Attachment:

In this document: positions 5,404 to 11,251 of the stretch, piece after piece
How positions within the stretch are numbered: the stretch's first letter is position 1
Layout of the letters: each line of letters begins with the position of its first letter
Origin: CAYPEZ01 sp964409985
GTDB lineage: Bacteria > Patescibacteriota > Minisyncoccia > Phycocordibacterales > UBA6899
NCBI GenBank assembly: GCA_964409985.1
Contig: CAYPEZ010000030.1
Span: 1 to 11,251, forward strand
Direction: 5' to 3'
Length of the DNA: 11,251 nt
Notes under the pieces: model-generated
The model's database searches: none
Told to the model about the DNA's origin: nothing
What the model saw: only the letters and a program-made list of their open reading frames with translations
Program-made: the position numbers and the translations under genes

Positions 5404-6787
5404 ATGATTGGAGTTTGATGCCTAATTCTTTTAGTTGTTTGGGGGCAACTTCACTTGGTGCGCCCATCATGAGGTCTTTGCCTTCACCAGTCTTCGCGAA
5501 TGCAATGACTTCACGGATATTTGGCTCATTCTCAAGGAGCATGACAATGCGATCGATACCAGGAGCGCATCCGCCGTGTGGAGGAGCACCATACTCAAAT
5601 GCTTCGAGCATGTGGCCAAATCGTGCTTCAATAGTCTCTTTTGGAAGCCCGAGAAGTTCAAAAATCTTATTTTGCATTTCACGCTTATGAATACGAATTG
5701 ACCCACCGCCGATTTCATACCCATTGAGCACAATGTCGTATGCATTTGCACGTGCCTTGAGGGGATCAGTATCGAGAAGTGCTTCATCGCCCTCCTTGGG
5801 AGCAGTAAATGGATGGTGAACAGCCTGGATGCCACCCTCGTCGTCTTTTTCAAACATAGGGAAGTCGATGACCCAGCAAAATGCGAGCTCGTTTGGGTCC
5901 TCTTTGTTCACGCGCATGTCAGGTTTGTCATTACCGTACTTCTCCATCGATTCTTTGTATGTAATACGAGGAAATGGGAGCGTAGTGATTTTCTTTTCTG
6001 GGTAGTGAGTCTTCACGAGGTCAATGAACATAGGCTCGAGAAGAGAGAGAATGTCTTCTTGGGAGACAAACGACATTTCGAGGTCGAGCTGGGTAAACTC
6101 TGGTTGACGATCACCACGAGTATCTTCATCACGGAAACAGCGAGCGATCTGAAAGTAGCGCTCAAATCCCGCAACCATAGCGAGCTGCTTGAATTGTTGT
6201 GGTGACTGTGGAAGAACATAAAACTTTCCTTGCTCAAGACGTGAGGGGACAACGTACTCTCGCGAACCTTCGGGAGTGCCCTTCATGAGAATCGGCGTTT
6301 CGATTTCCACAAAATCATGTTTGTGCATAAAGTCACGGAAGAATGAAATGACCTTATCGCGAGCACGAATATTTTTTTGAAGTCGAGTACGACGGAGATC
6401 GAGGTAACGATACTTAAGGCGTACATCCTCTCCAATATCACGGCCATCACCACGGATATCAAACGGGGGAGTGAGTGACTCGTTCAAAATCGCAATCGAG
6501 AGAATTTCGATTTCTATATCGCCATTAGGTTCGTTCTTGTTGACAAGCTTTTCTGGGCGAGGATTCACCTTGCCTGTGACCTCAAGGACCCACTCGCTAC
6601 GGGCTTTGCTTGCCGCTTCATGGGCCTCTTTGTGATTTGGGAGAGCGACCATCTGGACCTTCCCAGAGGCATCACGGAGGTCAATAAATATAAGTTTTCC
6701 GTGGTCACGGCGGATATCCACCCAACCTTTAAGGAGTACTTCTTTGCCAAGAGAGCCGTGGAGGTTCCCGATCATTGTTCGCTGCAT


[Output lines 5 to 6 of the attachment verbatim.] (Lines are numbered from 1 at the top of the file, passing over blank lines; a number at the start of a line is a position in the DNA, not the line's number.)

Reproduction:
GTDB lineage: Bacteria > Patescibacteriota > Minisyncoccia > Phycocordibacterales > UBA6899
NCBI GenBank assembly: GCA_964409985.1